Simple Tips to Improve Your Experience at Work
Updated: Jul 15
Most of us spend a significant amount of time working but often with a longstanding negative attitude towards work. We often can't wait for the workday to end, watching the clock tick as it approaches 5 pm and fantasize about our next vacation. In reality, we can all make small changes to make our daily work experience significantly better.
According to the theory of work design (Hackman & Oldham, 1976; Humphrey et al., 2007), there are certain characteristics that make work intrinsically motivating and satisfying.
I summarize some of the key ingredients of work and provide practical suggestions on what you can do to enhance your experience of work.
Autonomy - The extent to which you have the freedom to decide when & how you work.
💡 Take control of your daily work schedule. For example, if you have the most brainpower in the mornings, try to schedule more challenging and heads-down work in the mornings and schedule less important meetings or do less challenging work in the afternoons.
💡 Embed small actions in your daily work to create a sense of control. For example, you can take a 5 minute break to stretch every hour. Remember, the key is to create a mindset of autonomy!
Task/Skill variety - The extent to which your job involves doing different types of work that makes use of different skills.
💡 Look for new opportunities to use your skills. For example, if a great portion of your work involves computer programming, ask your supervisor for opportunities to present to other teams to make use of your communication skills.
💡 Try something new! For example, why don't you volunteer to organize the team's next social event?
💡 Improve your current skills. Learn from your coworkers. Take an online class to learn to do your work in a more efficient way.
Task significance - The extent to which your work has impact within or outside the organization.
💡Reflect on your greater impacts. For example, as an office window cleaner, your work maximizes the amount of sunlight in the office, saves energy needed for indoor lighting, and is beneficial for the environment; sunlight also makes office workers more energetic and improves their productivity and happiness.
💡Create a Top-3 list of positive impacts of your work. Stick it somewhere visible. Take a peek at it when feeling unmotivated and remind yourself how important your work is.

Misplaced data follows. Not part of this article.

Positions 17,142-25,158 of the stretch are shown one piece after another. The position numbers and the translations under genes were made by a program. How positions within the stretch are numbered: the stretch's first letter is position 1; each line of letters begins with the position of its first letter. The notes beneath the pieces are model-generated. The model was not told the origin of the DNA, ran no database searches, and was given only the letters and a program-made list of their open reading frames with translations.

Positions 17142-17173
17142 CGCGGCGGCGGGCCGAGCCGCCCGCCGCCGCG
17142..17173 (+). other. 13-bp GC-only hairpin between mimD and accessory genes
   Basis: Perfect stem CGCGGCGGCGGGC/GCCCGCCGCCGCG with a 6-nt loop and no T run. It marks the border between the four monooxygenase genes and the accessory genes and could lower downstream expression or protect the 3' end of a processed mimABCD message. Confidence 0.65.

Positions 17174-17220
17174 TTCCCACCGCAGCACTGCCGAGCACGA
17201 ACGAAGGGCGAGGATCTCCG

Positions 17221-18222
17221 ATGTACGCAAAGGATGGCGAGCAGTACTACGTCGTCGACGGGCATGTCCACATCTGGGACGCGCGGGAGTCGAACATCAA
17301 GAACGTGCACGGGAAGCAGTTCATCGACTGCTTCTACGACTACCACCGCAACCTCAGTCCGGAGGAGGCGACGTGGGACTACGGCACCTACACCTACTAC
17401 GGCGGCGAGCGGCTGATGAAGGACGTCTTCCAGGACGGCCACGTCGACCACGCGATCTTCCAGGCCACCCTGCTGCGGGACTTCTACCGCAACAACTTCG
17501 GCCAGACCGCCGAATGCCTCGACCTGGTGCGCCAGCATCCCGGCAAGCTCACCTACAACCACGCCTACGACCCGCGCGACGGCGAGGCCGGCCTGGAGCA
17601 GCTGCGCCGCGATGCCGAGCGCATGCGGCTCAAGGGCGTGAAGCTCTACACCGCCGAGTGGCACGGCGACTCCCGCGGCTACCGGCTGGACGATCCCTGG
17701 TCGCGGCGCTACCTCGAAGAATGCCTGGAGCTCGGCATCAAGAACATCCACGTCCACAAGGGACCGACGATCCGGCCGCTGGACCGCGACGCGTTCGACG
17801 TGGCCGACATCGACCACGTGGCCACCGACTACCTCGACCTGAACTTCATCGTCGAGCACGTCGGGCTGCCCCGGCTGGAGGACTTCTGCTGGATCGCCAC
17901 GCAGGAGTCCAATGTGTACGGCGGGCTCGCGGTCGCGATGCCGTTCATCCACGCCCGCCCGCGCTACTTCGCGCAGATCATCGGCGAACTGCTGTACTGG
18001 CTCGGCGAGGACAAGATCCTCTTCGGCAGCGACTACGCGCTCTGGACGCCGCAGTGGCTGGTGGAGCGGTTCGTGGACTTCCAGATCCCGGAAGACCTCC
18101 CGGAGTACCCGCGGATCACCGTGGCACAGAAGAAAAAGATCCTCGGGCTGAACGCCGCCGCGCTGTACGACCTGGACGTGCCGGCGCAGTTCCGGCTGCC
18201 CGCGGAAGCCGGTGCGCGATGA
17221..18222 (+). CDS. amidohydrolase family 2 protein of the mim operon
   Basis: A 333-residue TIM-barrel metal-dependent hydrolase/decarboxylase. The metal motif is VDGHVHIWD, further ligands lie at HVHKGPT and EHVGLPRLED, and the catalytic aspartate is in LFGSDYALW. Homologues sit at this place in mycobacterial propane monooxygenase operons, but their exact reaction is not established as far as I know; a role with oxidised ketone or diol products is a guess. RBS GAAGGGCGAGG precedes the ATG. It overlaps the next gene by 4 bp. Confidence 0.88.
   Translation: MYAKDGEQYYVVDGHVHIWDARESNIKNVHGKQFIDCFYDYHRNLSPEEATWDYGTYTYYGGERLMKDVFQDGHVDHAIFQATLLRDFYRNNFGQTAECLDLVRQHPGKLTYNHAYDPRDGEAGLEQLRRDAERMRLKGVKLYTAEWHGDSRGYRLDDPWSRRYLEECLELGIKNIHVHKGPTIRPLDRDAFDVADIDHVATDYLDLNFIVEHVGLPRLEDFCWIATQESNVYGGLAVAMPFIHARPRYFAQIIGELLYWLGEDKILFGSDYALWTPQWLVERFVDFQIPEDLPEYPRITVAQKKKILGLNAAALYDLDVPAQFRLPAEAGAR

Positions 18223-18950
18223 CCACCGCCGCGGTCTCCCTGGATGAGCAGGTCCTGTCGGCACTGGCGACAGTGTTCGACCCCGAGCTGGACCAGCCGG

Feedback from the job and others - The extent to which you receive direct and clear information about your performance either from the work itself or from others.
💡Ask for feedback. If you are wondering about how well your last presentation went, ask the audience right after it. Don't wait till the annual performance review to seek feedback. People's memories of your work 8 months ago will be distorted so you are unlikely to get useful feedback.
💡Welcoming constructive feedback is the only way you will grow and become better at your work.
💡Set up an anonymous survey link at the end of your email to create a safe space for instant feedback.
Social support - The extent to which your job has opportunities for getting help from others when you need it.
💡Seek help from others. If you run into a problem that you cannot solve by yourself, don't hesitate to ask your colleagues. You will likely solve the problem faster and the social connection created will in itself be rewarding!
💡Seek advice from the more experienced so you learn something new (which also improves your Skill Variety!), even if you think you know the answer.
Ergonomics - The extent to which your work permits appropriate posture and movement.
💡Ergonomics matters! Have you ever wondered why your neck/back/eyes/wrist hurts after a long day of work at a desk? Check out Mayo Clinic's Office ergonomics guide for advice. Often, a simple tweak (e.g. moving your monitor an inch closer, lowering your chair an inch higher, or getting a sit-stand desk) will significantly improve your physical well-being at work!
1. Pick one of the work characteristics described above to work on.
2. Make one change to improve your experience of work tomorrow.
3. Leave your comment and share your new experience!
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Hackman, J. R., & Oldham, G. R. (1976). Motivation through the design of work: Test of a theory. Organizational Behavior and Human Performance, 16(2), 250–279.
Humphrey, S. E., Nahrgang, J. D., & Morgeson, F. P. (2007). Integrating Motivational, Social, and Contextual Work Design Features: A Meta-Analytic Summary and Theoretical Extension of the Work Design Literature. 92(5), 1332–1356.